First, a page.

At first, the solubility of sulfathiazole in each solvent or combination of solvent mixtures at 15, 25, 40, and 60 C was measured by gravimetric titration (see Figure 2). This method did not require any calibration and was more robust than weighing the dry-residue mass, which might prompt the formation of sulfathiazole solvates during the drying process (11, 19). The crystal yield was estimated by finding the solubility difference between 60 and 25 C for each solvent or solvent mixture. Solid generation of sulfathiazole in each solvent or solvent mixture was then achieved in a 20-mL scintillation vial by gentle shaking and cooling from 60 C in a water bath to 25 C in another water bath. The cooling rate of a solution with a volume of less than 20 mL was almost independent of the volume and the nature of a solvent. The cooling profile could be approximated by an exponential decay determined experimentally as:

T = 26 + 31 exp (-t 0.9)

where T = temperature (C) and t = time (min). The relatively rapid decrease in temperature served as an ideal way to preserve kinetically induced polymorphs by a sudden surge of supersaturation (8). Solids produced were vacuum filtered at once and oven dried at 40 C for 4 h. DSC and thermogravimetric analysis (TGA) were used mainly to determine the polymorphism of sulfathiazole solid samples. Optical microscopy (OM) was used for crystal-habit imaging.

Materials and methods


Table I: Sources of solvents used in this experiment.
Solvents. Table I lists the solvents used in this study and the companies that provided them. Reversible osmosis (RO) water was clarified with a water purification system (Milli-RO Plus, Millipore, Billerica, MA).

Active pharmaceutical ingredient. Sulfathiazole (Form III) white crystalline powders (C9H9N3O2S2, MW: 255.31, m.p. = 201–204 C, 98%, Lot: 410504/1 51804006) were purchased from Fluka (Buchs, Switzerland).

Solubility and crystal-yield studies. About 10 mg of sulfathiazole Form III crystals were weighed in a 20-mL scintillation vial. Drops of solvent or solvent mixture were titrated into the vial carefully by micropipette and shaken intermittently until all sulfathiazole Form III solids were dissolved. The solubility of sulfathiazole Form III solids at a given temperature was calculated as the weight of sulfathiazole Form III solids in a vial divided by the total volume of solvent or solvent mixture added to a vial. The solubility of sulfathiazole Form III solids in the same solvent or solvent mixture at 15, 25, 40, and 60 C was determined. The crystal yield was calculated as the difference between the solubility at 60 C and at 25 C. All temperatures were maintained and controlled by a water bath. Despite the inherent inaccuracy (20%) of measuring volume by sight, this method provided a rapid and robust technique for process scale-up (24).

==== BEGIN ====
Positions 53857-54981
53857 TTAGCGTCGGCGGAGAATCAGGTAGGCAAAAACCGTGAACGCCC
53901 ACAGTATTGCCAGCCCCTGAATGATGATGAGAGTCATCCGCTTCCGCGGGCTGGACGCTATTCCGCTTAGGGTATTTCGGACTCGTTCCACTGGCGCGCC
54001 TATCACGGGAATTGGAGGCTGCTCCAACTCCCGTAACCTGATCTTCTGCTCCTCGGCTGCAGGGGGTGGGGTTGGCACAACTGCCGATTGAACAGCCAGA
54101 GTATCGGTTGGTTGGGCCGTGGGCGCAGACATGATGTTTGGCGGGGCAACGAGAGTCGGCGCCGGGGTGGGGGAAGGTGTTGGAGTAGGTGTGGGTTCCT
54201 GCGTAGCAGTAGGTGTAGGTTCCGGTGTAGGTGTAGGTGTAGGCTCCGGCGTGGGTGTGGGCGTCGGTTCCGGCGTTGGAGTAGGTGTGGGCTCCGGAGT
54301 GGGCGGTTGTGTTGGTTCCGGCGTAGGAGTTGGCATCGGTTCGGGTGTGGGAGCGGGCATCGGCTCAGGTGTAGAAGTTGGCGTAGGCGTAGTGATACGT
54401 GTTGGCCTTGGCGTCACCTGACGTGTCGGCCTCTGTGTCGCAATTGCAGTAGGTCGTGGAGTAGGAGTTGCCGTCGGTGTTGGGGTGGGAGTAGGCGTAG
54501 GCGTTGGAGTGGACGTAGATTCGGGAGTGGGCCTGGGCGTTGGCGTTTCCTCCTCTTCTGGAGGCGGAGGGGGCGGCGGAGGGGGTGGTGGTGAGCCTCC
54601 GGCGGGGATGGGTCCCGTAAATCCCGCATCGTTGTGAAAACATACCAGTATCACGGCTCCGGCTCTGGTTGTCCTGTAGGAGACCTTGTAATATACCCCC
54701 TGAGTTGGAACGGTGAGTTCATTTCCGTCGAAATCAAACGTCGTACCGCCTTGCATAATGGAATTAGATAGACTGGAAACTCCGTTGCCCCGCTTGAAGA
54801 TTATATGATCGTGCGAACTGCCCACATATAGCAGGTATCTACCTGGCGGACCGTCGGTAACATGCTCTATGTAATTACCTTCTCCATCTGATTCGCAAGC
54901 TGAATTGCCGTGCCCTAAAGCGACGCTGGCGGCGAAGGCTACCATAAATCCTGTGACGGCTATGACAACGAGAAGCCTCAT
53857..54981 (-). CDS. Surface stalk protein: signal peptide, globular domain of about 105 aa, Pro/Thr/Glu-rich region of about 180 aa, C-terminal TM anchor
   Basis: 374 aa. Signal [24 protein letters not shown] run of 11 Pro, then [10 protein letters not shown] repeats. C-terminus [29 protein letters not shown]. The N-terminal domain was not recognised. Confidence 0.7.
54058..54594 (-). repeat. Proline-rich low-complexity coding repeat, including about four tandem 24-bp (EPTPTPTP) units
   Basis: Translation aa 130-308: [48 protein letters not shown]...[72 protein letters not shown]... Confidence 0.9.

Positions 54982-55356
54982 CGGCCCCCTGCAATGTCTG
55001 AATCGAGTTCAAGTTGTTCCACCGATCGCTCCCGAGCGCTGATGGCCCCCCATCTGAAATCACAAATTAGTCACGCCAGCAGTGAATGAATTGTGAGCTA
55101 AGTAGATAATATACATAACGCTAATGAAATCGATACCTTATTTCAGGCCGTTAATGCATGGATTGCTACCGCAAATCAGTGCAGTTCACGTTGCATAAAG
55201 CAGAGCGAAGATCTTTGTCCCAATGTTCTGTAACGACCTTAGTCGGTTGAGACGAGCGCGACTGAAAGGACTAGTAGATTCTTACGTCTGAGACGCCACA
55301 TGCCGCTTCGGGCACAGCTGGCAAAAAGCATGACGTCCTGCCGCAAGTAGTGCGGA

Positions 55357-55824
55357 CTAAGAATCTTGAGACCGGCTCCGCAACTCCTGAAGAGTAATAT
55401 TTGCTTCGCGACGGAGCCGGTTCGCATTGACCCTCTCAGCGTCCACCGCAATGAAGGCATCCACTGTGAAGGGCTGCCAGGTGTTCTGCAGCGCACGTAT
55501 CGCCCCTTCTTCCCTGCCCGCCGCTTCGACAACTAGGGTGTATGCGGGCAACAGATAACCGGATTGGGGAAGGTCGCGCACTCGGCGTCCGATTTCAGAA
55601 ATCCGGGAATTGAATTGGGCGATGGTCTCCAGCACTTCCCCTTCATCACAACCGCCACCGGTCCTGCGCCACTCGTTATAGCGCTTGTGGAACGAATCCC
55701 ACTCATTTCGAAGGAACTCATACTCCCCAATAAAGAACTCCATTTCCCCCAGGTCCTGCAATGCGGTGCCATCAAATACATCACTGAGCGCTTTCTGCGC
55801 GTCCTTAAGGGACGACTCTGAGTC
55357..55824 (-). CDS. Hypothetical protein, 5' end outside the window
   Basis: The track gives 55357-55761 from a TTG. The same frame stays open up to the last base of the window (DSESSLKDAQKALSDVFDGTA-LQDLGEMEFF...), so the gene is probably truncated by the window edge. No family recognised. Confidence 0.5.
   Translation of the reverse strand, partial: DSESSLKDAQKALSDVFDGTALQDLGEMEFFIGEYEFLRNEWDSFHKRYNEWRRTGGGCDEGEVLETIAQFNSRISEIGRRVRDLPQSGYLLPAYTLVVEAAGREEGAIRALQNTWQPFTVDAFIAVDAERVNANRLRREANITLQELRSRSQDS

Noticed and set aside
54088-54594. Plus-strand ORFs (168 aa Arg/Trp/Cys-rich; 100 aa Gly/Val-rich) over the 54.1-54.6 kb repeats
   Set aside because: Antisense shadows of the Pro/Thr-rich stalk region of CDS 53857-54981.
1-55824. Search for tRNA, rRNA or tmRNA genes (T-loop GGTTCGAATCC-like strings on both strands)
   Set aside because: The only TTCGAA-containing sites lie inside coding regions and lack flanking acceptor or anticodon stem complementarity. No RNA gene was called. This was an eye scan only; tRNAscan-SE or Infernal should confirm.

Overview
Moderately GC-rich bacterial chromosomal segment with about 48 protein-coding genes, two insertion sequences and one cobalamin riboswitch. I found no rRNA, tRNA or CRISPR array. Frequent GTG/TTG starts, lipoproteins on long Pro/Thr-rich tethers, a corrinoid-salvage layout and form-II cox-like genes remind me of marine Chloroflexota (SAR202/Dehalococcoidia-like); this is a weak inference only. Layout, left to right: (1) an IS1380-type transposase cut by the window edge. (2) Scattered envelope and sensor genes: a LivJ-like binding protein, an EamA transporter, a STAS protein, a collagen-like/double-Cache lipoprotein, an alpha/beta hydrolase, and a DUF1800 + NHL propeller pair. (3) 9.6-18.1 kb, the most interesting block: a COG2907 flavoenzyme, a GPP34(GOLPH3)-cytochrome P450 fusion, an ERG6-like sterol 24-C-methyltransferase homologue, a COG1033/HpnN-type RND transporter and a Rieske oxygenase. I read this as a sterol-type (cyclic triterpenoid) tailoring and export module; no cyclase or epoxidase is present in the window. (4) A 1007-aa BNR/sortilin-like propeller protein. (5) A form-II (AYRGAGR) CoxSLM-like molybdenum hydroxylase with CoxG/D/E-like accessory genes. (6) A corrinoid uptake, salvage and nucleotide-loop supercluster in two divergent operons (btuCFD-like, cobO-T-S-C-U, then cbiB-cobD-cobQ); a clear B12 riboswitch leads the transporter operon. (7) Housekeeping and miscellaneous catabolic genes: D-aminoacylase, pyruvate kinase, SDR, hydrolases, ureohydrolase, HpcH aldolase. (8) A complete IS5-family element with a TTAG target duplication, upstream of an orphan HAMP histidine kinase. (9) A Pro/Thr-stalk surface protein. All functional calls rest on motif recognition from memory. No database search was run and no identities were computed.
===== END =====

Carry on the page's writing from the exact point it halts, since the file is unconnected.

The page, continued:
Solvent-miscibility studies. Of the 24 solvents, about 1-mL portions of each solvent in a pair were shaken together for approximately 1 min in a 20-mL scintillation vial at 25 C at 1 atm. Assuming that solvent miscibility was independent of the weight fraction of solvent, the solvent pair was considered to be miscible if no interfacial meniscus was observed after the contents of the vial were allowed to settle. If a meniscus was observed without apparent change in the volume of either solvent, the pair was regarded as immiscible (24).

Polymorph studies. A saturated sulfathiazole solution of a particular solvent or solvent mixture was prepared in a 20-mL scintillation vial in accordance with the solubility values determined at 60 C from the experiments in "Solubility and crystal-yield studies" above. Solids were generated by cooling from 60 C in a water bath to 25 C in another water bath and intermittent shaking. Solids were immediately vacuum filtered and oven dried at 40 C for 4 h. Polymorphism and crystal habits were determined by DSC, TGA, and OM.

DSC. A differential scanning calorimeter (DSC 7, Perkin Elmer, Norwalk, CT) was used to monitor thermal events during heating. The instrument was calibrated with indium (8–10 mg, 99.999% pure, extrapolated melting onset at 156.6 C). All samples were run in crimped aluminum pans under a constant nitrogen purge. Each sample was heated at 10 C/min.

TGA. A thermogravimetric analyzer (TGA 7, Perkin Elmer) was used to measure changes in the weight of a specimen while varying temperature in a controlled nitrogen atmosphere. About 2 to 3 mg of sample were placed on an open platinum pan and heated at 10 C/min.

OM. An optical microscope (SZII, Olympus, Tokyo, Japan) equipped with a charge-coupled-device camera (SSC-DC50A, SONY, Tokyo, Japan) was used to take images of crystal habit.